Speaking at the opening ceremony of the Two Mississippi Museums in December 2017, former Governor William F. Winter declared, “These two museums were built for all of us, but most especially they were built for our children and our grandchildren and future generations.” His dream was that every Mississippi student would visit these museums at least once.
Winter would have turned 100 on Tuesday, February 21. To honor his legacy, the Two Mississippi Museums will be free to the public on that day. This day of free admission is made possible by Jones Walker LLP, which acquired Watkins, Ludlam, Winter and Stennis where Governor Winter worked for over 50 years.
“Governor Winter had a such a profound impact on the people of Mississippi and our nation. We are pleased that more people will have access to the museum on the day of his birthday. This is the perfect way to honor Governor Winter’s legacy in such a meaningful and impactful way—the exact way he lived his life,” said Bill Hines, managing partner of Jones Walker LLP.
Winter was known for his strong support for public education in Mississippi. He helped to raise endowment funds to bring Mississippi’s school children to the Two Mississippi Museums, or as he called them, “Mississippi’s largest classroom.”
“On this day, which would have been our father’s 100th birthday, we can think of no greater way to celebrate his life,” said his daughter Eleanor Winter. “He and others worked for years to make these museums a reality. It would bring him the greatest pleasure to know that the doors are flung wide open on his birthday for all to explore and learn about our state’s history.”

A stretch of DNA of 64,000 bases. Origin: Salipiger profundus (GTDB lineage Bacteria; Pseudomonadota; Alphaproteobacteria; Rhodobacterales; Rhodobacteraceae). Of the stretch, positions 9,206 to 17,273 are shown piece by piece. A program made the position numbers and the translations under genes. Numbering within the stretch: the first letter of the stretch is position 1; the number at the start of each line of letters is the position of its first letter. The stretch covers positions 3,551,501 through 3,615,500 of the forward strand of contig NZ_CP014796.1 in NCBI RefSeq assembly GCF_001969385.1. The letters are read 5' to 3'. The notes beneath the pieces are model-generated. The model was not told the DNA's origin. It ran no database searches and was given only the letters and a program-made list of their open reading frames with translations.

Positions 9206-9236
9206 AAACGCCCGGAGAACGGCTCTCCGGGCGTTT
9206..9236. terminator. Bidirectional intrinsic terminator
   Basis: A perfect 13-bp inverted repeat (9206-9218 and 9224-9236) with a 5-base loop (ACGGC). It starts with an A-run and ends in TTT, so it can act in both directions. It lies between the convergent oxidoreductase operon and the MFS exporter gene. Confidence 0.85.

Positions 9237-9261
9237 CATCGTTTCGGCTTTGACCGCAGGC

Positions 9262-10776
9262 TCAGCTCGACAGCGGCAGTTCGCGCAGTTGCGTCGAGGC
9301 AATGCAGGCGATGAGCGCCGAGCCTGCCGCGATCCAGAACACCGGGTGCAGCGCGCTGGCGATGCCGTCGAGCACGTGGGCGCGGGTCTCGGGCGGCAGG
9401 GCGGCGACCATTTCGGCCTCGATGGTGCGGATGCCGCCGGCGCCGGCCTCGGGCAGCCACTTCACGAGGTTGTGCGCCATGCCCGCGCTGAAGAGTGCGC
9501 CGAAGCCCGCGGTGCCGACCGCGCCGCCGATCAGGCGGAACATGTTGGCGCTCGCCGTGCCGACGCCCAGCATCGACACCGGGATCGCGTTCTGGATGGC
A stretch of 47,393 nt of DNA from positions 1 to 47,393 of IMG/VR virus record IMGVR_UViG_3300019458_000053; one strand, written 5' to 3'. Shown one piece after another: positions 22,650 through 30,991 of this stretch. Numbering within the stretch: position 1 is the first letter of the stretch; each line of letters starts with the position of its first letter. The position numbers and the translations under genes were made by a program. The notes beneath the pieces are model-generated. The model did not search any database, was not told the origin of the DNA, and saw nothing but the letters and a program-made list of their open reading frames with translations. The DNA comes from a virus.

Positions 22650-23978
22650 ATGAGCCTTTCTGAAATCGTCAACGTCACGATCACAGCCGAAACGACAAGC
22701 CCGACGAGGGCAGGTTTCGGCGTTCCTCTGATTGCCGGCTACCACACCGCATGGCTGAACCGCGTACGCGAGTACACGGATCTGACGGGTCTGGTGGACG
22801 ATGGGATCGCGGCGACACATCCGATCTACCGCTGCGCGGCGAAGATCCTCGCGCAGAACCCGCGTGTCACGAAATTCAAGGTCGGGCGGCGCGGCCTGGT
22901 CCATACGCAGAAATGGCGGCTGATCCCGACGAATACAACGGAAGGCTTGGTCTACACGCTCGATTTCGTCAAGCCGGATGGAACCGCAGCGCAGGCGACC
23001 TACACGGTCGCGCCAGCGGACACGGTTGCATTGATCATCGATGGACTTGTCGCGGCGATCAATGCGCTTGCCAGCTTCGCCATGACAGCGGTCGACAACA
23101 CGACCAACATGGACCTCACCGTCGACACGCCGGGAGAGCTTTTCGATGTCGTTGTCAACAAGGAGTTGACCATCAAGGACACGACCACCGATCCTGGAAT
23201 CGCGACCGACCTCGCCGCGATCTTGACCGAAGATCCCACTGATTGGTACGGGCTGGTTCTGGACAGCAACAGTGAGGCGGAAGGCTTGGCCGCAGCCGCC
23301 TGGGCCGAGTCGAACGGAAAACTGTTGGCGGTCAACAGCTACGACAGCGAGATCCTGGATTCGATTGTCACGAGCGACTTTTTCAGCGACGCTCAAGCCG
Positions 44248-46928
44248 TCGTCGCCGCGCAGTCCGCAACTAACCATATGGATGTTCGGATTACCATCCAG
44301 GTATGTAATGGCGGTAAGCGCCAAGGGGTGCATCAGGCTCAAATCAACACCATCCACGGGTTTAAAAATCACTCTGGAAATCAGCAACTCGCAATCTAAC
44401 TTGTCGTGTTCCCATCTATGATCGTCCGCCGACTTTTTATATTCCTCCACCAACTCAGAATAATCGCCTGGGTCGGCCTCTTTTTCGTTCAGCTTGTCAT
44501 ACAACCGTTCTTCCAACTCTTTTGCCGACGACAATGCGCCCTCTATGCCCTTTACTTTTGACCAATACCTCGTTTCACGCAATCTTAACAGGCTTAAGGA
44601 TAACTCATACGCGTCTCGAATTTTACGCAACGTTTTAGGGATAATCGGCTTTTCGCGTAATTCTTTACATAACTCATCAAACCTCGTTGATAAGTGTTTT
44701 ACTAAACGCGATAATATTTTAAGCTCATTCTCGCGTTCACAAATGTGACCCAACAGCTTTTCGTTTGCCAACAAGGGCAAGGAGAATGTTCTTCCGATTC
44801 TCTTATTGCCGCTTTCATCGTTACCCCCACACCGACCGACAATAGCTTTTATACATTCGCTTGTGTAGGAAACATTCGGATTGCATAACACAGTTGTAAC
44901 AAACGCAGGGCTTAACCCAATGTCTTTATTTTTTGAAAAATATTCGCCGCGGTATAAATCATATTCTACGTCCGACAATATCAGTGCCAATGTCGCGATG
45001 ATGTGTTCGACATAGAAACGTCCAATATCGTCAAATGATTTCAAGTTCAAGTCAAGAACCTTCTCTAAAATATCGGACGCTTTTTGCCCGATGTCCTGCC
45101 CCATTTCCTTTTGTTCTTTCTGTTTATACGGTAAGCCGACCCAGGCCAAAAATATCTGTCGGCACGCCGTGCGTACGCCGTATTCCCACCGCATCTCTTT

The Museum of Mississippi History and the Mississippi Civil Rights Museum stand at the intersection of Winter’s greatest passions—history, education, and racial justice—and he was the leading force behind the public/private partnership through which they were built.
He believed the museums would, in his words, “challenge us to have a better understanding of where we have come from, and then inspire us to work harder to find our common ideals and goals.” He believed that “we will find that we have much more in common than what might appear to divide us.”
“All Mississippians should have the opportunity to experience the Museum of Mississippi History and the Mississippi Civil Rights Museum,” said Katie Blount, director of the Mississippi Department of Archives and History (MDAH). “We are grateful to the Winter family and to Jones Walker for this wonderful tribute to Governor and Mrs. Winter at the Two Mississippi Museums.”
Pamela D.C. Junior, director of the Two Mississippi Museums, said, “We hope you will visit us Tuesday, February 21, to honor this living memorial to Governor’s Winter’s life and work.”
Winter served on the MDAH Board of Trustees for more than 50 years and was president for nearly that long. He died December 18, 2020, at the age of 97. Elise Winter, his wife of 70 years who was a community activist and author, died just six months after her husband on July 17, 2021.
The William and Elise Winter Education Endowment was established by the Foundation for Mississippi History to memorialize Mississippi’s former governor and first lady and their commitment to education and preservation. Funds are used to defray costs such as admission, travel, and on-site lunches for students.
For more information about free Tuesday, February 21, at the Two Mississippi Museums, email firstname.lastname@example.org, or call 601-576-6850.
To learn more about school field trips to the Two Mississippi Museums or to make a field trip reservation visit https://2mm.mdah.ms.gov/learn/field-trips.